Hi Satchi- I think we need to use every question in an interview as an opportunity to tell them how we are suited to the job and why they should choose us. It can be subtle at times, no need to hit them over the head with it on every question. But the employer is not merely curious, they are asking questions in order to figure out who to select for the position. So you should try to make that easy for them ;)
For your multidisciplinary qualifications, personally I would tailor the answer for each job. Can you think of a way your geography experience has helped you in your psychology research, or emphasise how your different degrees compliment each other? Was there something in your first degree that inspired you to want to study people? Did you do some human geography, social science or psychology in your BSc that you could highlight? Your answer will still be "true" but you can paint the picture in different ways. If your two degrees really are completely different and you can't think of anything at all in your BSc that is relevant, then I would probably not give any details on your CV or application form, just put BSc.
Hope this helps.
Its pretty much impossible to be certain 100% that you haven't missed something. All you can do is do very thorough searches, talk to others in the field to see if they know of any papers, and be careful in how you word things in your writing. I doubt your thesis will be nullified if there are 1 or 2 studies out there you have missed. There will still be very few empirical studies published, and they will never be *exactly* the same as yours, so your work will still be a novel contribution. Yes it will be very uncomfortable if someone points out a study you missed, and you want to avoid this happening, but you should be able to rewrite and adjust if it does happen. If the existence of another similar study really will nullify your work, then you should probably adjust your research questions a bit if possible, because even if there is no study out there now, one could be published before you finish yours. I think this is something a lot of people worry about, me included, and all I can say is read, read a lot, and check the reference lists of the papers you read for other relevant papers. If you can't find any similar study, and no one else in your field has cited one, chances are it doesn't exist, or at least your reviewers won't have found it either!
How long ago was your interview? It wouldn't hurt to enquire informally, to find out if they would consider your application. However if your interview was quite recent (within a couple of months), it is most likely that none of the people who applied the first time (including you) were quite who they were looking for to fill the position, so they may have advertised again looking to get some different candidates. On the other hand, it might be for a slightly different phd position, related to the first, or maybe the peron they first gave it to has pulled out. Hard to know, but as I say, it doesn't hurt to ask. Good luck.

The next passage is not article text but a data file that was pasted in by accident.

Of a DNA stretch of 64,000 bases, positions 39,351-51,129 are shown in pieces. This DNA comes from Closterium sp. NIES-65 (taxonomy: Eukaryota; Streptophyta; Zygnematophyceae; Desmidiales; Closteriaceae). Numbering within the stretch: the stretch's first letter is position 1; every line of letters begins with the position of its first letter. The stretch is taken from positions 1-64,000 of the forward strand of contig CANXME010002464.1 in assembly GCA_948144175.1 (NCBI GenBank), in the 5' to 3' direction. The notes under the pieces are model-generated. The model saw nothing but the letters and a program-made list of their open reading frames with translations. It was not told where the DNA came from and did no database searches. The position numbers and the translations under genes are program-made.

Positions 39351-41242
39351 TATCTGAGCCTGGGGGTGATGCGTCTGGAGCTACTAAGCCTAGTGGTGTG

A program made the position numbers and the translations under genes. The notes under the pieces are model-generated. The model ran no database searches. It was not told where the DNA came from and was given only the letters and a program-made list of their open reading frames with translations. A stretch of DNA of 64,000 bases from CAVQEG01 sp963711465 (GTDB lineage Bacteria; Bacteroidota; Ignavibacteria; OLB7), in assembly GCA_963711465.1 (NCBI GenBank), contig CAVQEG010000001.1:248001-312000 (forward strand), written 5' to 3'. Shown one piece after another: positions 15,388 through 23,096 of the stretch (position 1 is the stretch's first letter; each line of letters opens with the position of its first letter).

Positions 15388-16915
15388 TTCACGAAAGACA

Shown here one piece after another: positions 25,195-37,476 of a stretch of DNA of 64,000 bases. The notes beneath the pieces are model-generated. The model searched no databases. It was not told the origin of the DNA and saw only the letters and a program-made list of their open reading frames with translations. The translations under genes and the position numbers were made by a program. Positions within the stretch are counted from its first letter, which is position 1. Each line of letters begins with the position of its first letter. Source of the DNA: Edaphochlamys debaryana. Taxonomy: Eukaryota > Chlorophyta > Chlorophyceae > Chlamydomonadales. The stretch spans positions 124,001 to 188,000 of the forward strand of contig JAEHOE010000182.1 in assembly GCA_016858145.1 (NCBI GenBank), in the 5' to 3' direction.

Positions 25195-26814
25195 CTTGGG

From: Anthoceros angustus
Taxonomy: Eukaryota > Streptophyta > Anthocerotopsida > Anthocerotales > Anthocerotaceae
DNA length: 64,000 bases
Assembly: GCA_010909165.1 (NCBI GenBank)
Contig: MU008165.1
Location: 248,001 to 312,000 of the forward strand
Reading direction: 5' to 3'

Hi Satchi- on interdisciplinary phds- I think they can definitely be a good thing!
I have worked in 2 different fields, although they are related, and some people might think it "strange" or at least unusual. I just make sure I have a coherent story as to why I did it and where I would go with it from here- eg the combination of those topics allows me to address unique research questions/ is the way of the future/ I am interested in it because of important issues in blah. Highlight the links between the fields, and why it is important to link them. If necessary make something up, and adjust it for each job ;)
Also, you have more flexibility with skills in 2 different areas, as you can potentially apply for jobs in either field, by tailoring the way you present it to employers. If applying to a job that is purely in one field, then I would emphasise that aspect of everything, and play down/leave out some parts relating to the other field. Make it look like I have solid skills in field x, but also have a bit of experience in field y, and say how the experience in field y will help in field x or give unique perspectives etc. I don't know if you have to say specifically (in your example) that your bsc is in geography and your masters in psychology. Maybe you can just say bsc, and then list some of the topics covered, eg stress the *human* geography side of things, and then for the masters describe the research topic so the links and overlap with the bsc is clear.
Just my thoughts anyway. Don't know if that helps, and you are probably doing this already :P
I think you're right, everyone is wanting to do interdisciplinary stuff now, but people that are the product of those projects are not yet very common. But it will become more common, I'm sure!
Hi Satc, I can't advise you on whether to move out, or how to deal with your family. But I think you can still do the phd in either case, if you want to. People have all kinds of problems and stresses during their phds, it's just normal life, so it really depends on what you think you can manage. If you are worried, maybe you could settle into your phd first, then decide whether or how to move out of home, rather than facing so many new and stressful things at once? Also, going to a lot of conferences might not matter that much from an academic perspective, and many people find it hard to travel for all kinds of reasons, eg caring for young children, ill relatives, etc. Someone said to me recently, that there is a difference between people who finish their phds and those that don't- it's not what happens in their lives, because life happens to all of them. But some of them decide to carry on and get their phds anyway.
Good luck and let us know how you get on.